Hot weather causes a strain on our electrical grid as people turn up their air conditioners and farmers use irrigation pumps to water crops. This summer’s extreme temperatures are already pushing the limits, setting new records for peak energy demands in Idaho.
You have the power to take some simple steps to help ease this strain, conserve energy, reduce pollution and greenhouse gases, and aid our neighbors:
Adjust your thermostat to 78 degrees or higher. You probably won’t notice the slight change, but it helps ease strain on the electrical grid.
Wash dishes and clothes before noon. This avoids peak times when electricity demand is highest.
Avoid using your stove and oven. Cook outside if you can. It keeps your house cool and saves energy.
As dad used to say, “ Turn off the lights!” Enjoy the long days of summer and avoid turning on your lights from 4 to 9 p.m in southern Idaho, 1 to 8 pm up north.
Encourage your family and friends to take these steps, too. Share these tips to social media with the hashtag #IdahoEnergySavings
By limiting your use of appliances and lights during a few critical hours, you use less electricity which keeps the grid stable. Our neighbors who need to keep cool, especially folks with medical conditions and those living without air conditioning or in non-weatherized homes or shelters, will thank you, too!
Peak energy demand contributes to climate change
When the grid is stressed in Idaho, like it is now in reaction to extreme heat, utilities turn to their least efficient power plants to meet demand. These plants, powered by methane gas, are located near Mountain Home and Rathdrum.
Not only are these plants expensive to run, driving up our power bills, but they also emit pollutants into our air. These pollutants include health hazards like acid gases and particulates as well as greenhouse gases that are responsible for climate change. So by limiting our energy use during hot weather, we save money while protecting our climate and public health.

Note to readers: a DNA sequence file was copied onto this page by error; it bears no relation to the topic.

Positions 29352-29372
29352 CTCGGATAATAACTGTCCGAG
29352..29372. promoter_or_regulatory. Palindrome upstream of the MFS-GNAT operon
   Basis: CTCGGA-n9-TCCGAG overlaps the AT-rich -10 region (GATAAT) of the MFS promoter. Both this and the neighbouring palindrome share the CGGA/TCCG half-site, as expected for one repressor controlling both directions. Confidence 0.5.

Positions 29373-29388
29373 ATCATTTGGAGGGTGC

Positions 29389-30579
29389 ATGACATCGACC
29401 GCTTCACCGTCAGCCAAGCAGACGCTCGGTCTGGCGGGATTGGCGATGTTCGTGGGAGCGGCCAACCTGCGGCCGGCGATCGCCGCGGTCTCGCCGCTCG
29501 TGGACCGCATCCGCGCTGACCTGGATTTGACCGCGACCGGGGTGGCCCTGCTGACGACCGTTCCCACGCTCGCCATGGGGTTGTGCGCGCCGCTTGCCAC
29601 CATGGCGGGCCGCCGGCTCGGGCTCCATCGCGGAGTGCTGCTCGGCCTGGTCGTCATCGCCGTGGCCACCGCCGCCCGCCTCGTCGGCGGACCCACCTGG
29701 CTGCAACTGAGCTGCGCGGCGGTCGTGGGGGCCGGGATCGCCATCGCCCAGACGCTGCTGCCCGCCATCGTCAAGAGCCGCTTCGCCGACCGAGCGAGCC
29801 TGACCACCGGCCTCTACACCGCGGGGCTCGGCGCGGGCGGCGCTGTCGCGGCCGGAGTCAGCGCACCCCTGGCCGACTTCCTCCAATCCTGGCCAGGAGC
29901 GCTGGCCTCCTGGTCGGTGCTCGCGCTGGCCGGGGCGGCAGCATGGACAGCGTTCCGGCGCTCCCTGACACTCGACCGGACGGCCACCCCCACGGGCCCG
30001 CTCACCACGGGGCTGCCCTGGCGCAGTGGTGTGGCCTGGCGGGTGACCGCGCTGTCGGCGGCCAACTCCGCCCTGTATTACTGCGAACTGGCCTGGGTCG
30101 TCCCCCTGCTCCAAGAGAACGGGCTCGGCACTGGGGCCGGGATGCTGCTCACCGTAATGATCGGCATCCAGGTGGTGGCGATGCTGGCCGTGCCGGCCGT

This week, Idaho Power has called for customers to reduce their energy use during the critical hours of 4 to 9 pm. Up north, Avista has called for their customers to do the same from 1 to 8 pm.
Utility companies across the West are asking customers to reduce their energy consumption so the grid stays balanced. Over the long term, adding more resources like solar power and batteries, will help maintain a balanced grid. As a result, Idaho Power and Rocky Mountain Power are adding more clean resources to their energy portfolios right now.
Individuals also have the power to act collectively to provide relief to our energy grid. For example, Idaho Power’s A/C Cool Credit program allows the utility to make small adjustments to the 30,000 households who participate, equal to 30 MW (enough to power 3,900 homes). If necessary, Idaho Power can lower each of these households’ energy consumption by a minor amount to keep the entire electrical grid steady. Similarly, Idaho Power pays large irrigators to lower their pumps’ energy use during critical times, providing more than 300 MW of flexibility.
Note that Idaho Power has these programs in place while Avista does not. That’s part of the reason those of us in southern Idaho haven’t experienced rolling blackouts like our North Idaho neighbors experienced on Monday and Tuesday.
To learn more about conserving energy: